Tag Archives: bringing the circle together

Film Screening of Killer’s Paradise

8 Apr

As promised, I wanted to bring this film screening to a larger audience than the one I had been a part of a couple months ago when I first saw Killer’s Paradise. Please come and support this film and add yourself to the awareness efforts of the tragic reality that is being lived by womyn in Guatemala. The first step in change is learning about the issue. This film speaks to many issues that are affecting womyn around the globe. 

There’s so much to say on the subject. So come and be a part of this event. There will be photography shared by a friend of mine, Sandra Luna. She is from Guatemala and has captured amazing stories through her lens. Timoi, an amazing L.A. based artist, Guatemalan native, will be sharing an art piece of Rogelia Cruz. Also, Claudia Serrato, will be leading an opening ceremony for the screening. All and all, we are coming together to send positive energy and thoughts to all womyn. Please add your presence. 

Finally, tonight I will be on Feminist Magazine airing on KPFK 90.7 FM at 7PM to talk about the film and the issue at hand. Listen in or find us on KPFK’s archives 🙂 



WHISPERS: The Story of the Tongva/Gabrielino Chumash and Juaneno

18 Feb

Bringing the Circle Together: Native American Films presents a FREE monthly film screening in Little Tokyo /Downtown L.A. Find more info by clicking here.

This month the film is about a Chumash filmmaker, George Angelo, Jr., who interviews and documents three Indigenous cultures of Southern California: the Chumash, Tongva/Gabrielino, and Juaneno. This extraordinary documentary presents their history and living traditions, with a special focus on rock art, the tomol, and dolphin dancers. Guests for the night includes filmmaker George Angelo, Jr.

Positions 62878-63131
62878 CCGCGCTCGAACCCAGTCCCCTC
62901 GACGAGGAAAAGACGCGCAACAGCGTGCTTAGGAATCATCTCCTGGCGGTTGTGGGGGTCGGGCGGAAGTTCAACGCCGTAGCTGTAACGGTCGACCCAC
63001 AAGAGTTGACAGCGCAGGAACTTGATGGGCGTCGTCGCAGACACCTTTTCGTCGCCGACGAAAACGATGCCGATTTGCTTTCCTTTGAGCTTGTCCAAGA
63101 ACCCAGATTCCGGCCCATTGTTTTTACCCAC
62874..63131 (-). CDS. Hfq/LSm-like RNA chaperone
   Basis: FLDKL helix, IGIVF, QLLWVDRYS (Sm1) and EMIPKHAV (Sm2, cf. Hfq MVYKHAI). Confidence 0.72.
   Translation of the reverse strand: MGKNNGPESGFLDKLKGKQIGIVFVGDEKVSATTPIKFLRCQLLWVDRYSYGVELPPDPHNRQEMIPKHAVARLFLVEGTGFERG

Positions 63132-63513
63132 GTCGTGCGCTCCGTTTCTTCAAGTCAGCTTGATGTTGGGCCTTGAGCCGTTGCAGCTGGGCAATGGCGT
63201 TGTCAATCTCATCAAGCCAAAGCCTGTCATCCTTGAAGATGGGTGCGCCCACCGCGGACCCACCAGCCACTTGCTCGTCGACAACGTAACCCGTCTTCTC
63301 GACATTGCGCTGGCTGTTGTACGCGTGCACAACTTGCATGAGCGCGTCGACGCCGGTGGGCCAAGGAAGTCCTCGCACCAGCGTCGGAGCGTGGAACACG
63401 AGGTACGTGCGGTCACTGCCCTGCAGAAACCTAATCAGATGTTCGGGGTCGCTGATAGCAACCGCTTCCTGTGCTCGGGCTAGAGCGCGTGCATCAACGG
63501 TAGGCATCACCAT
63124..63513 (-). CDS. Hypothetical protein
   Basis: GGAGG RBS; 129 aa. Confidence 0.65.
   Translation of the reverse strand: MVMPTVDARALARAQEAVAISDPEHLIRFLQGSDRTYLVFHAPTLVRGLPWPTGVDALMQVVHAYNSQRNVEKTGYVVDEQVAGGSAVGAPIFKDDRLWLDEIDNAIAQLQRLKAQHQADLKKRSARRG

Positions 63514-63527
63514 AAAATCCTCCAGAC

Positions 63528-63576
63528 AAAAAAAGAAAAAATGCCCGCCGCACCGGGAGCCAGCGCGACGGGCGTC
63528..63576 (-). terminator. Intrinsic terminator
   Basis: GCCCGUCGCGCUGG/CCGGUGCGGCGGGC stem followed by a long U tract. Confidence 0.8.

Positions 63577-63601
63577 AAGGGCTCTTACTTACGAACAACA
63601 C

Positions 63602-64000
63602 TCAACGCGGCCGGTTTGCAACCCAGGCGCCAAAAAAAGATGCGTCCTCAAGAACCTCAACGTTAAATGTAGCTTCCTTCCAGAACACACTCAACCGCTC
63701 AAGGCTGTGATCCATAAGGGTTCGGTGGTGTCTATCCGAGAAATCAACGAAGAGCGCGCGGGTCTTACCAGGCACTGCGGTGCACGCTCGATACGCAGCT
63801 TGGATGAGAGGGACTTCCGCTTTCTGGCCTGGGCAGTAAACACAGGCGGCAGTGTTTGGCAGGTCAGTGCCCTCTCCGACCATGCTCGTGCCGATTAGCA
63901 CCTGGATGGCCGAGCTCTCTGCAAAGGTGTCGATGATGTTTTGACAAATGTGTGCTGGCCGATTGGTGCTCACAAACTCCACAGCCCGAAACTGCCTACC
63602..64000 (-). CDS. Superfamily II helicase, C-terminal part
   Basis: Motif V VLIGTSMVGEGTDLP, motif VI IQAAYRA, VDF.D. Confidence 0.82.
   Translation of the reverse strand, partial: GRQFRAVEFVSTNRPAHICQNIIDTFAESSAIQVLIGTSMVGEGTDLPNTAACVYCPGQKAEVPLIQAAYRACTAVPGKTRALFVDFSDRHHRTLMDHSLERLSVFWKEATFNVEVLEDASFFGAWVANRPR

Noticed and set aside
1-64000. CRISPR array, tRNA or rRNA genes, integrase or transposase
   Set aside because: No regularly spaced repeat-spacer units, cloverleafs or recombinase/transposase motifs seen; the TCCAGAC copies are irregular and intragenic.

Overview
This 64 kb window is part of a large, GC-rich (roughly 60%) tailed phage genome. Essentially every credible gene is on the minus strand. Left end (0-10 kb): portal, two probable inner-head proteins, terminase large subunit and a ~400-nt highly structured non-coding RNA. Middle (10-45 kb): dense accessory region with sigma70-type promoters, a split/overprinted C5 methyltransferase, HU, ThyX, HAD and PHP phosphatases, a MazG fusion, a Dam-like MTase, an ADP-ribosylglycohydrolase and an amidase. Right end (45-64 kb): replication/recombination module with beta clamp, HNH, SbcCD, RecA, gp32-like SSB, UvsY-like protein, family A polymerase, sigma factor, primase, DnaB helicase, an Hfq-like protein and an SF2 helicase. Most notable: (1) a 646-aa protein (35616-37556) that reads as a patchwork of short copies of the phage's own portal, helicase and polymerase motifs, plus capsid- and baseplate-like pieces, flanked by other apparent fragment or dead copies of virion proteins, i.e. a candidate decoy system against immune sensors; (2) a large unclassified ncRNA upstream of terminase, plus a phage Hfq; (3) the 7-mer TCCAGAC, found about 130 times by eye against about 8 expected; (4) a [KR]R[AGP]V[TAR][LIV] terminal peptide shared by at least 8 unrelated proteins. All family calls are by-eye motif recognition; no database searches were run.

KOGI TACO TRUCK…an L.A. Phenomenon!

16 Feb

kogi tacos

Kogi is a Korean BBQ Taco Truck that moves around Los Angeles. Its customers only know where it is going to be parked by checking their website at www.kogibbq.com (their blog is hilarious) or following them on twitter@kogibbq. This fusion of Korean American and Mexican American food phenomenon could not have happened anywhere else but in Los Angeles. A city filled with people representing all different corners of the globe, this is the place to be for food and culture. Ahhh, I love L.A.

I went last week when it was parked in downtown L.A. in front of the Golden Golpher. They opened the truck at 9PM and when i got there at 9:40, I stood in line for an hour because there were 126 people in front of me. Everyone standing in line was so different from the next, meaning by race and ethnicity. It was so eclectic. Most everyone was between the 20 – 35 year old age range who showed up with at least 4 other friends and invited each other on Facebook or Twitter.

As I waited for my order I over heard one of the owners reminiscing with a customer about eating tacos in Highland Park, a mostly Latino immigrant community. I asked another owner how long they had been in business and he responded, “two and a half months and its been the craziest two and half months of my life”.

It was exciting to stand in line. And it was exciting to order, I had to try as many tacos at once. So I ordered one short rib bbq taco, one spicy chicken taco, and one tofu taco. On their menu you will find burritos and kimchi quesadillas. Yes, kimchi quesadillas. When I finally took my first bite, it was well worth the crazyness. The sweet short rib taco sitting on a warm soft tortilla filled with cilantro, onions, and cabbage made my mouth happy.

After waiting, chatting, ordering, meeting, waiting, and eating, I could not do anything else but go home. My night was fulfilled.

As I said, it is a phenomenon…a total L.A. experience.  🙂

p.s. the owners also seem to be community conscious, they’ve decided to park in Little Tokyo in front of the Japanese American Museum on Thursdays. This Thursday btw, is a film screeening hosted by Bringing the Circle Together. The screening will be at the National Center for Preservation of Democracy, which is also across the museum. See you there, with taco in hand waiting for the movie.